And now Pak Tam is hearing things about rice. Of course, he dare not say anything to Mak Tam now, despite his kedai kopi gang continuing to disbelieve the Pak Lah media assurances that the rice shortage will not hit Malaysia...
Back at his Ministry, Shahrir is still enjoying the relief from the 4th floor boys being too busy to 'advise' him on the price controls thing, what with the boys focusing on 'helping' Pak Lah fight for political survival. Nevertheless, to survive the on-going political storm, Shahrir has to be seen to be doing something now... well, this blogger would like him to consider the following.
How much do the cooking oil and sugar subsidies really cost Malaysians? The honest truth is, no one really knows. There are elements in the equation that are indirect and require further assessment, for instance:
- How much does the reduced price from the subsidies result in increased consumption of these goods, hence an overall higher subsidy costs.
- How much have the resulting increased consumption of dangerous subsidised 'luxuries' like oil and sugar aversely affected the health of Malaysians, resulting in increased medical costs per capita? The National Kidney Foundation will inform you that the majority of kidney failures in Malaysia is associated with diabetes (high sugar) or hyper-tension (from consumption of fats, including oils), statistically among the highest in the world!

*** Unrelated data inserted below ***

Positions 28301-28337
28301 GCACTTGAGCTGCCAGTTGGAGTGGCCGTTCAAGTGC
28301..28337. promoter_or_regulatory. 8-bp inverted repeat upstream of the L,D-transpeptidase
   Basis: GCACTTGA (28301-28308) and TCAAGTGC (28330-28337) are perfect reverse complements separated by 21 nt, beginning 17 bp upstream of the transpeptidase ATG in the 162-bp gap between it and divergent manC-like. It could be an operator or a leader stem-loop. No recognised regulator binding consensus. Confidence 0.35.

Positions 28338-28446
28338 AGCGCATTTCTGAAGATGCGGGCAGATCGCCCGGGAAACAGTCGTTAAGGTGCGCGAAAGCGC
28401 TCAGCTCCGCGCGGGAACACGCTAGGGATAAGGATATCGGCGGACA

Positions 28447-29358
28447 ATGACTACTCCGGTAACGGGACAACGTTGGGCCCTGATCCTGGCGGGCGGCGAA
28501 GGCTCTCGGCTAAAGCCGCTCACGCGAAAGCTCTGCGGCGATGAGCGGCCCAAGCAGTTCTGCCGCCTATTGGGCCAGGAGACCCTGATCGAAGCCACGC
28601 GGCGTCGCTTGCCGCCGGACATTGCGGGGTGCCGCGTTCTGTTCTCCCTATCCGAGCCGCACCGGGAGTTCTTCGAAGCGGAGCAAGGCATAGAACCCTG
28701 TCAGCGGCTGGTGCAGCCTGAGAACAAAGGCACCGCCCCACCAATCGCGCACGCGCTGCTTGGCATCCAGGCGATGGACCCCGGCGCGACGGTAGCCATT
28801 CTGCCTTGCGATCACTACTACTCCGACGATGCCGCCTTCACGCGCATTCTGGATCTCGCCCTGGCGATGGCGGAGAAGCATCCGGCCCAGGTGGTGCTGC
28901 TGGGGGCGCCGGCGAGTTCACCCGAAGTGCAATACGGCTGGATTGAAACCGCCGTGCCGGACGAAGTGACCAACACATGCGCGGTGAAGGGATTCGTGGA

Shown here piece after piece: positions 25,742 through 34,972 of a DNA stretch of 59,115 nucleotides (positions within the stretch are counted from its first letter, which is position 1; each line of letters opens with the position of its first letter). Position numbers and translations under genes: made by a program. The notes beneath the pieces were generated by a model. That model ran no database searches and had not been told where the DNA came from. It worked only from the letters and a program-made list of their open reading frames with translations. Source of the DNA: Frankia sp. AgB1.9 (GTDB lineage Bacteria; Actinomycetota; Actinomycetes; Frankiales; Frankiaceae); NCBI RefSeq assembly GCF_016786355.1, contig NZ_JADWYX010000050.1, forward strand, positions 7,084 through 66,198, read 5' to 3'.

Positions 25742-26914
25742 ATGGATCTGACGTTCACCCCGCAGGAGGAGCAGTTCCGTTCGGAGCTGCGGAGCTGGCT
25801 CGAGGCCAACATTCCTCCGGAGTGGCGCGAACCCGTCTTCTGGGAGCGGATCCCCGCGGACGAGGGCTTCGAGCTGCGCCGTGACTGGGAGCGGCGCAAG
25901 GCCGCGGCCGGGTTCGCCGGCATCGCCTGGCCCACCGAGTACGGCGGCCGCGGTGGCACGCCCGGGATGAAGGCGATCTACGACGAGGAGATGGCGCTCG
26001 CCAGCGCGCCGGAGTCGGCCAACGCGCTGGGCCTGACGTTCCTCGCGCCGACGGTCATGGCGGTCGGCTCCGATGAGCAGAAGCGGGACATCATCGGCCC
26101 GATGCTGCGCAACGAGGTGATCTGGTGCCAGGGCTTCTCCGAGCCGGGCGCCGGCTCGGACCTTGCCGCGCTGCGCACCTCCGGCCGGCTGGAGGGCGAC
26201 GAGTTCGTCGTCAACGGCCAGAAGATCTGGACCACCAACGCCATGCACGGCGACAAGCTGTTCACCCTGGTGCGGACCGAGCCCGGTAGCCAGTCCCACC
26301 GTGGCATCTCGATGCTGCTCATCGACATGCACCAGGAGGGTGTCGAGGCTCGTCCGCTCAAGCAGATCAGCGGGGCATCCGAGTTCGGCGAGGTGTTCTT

- How much is guaranteeing a profit to the resultant monopolies of controlled goods in Malaysia via the price control mechanism worth it to these firms. For instance, in the case of Sugar, Robert Kuok is not known as the 'Sugar King' for no reason. How much has a guaranteed profit from these subsidies helped the Kuoks establish their family empire spanning the globe?
- Abolishing subsidies and price controls for food items that are really luxuries, such as sugar and cooking oil. These are bad for the health of Malaysians when consumed in excess, whilst not really adding that much more to taste - very important to us Malaysians. These subsidies are also making the rich tycoons richer by protecting the Malaysian market from competition whilst making the supply chain hard to sustain in periods of volatility.
- With savings resulting from the above abolishing of subsidies, as well as longer term savings on health costs, etc, the government may be able to continue supporting subsidies for staple food items such as rice and flour. Rice especially is worthy of subsidies both for strategically ensuring supply security locally and to support farmers that remain on the poverty line.
- With the abolition of price controls over luxury food items, there may be other savings also due to the government, such as in enforcement and monitoring of these subsidies specifically. Why not channel some of these and the less transparent medical savings to better agricultural approaches to our farmers and a better food supply chain for staple foods in Malaysia?
Such efforts would make much more common sense than the reactive behaviours of the government over the last 4 years, especially that of the last 6 months!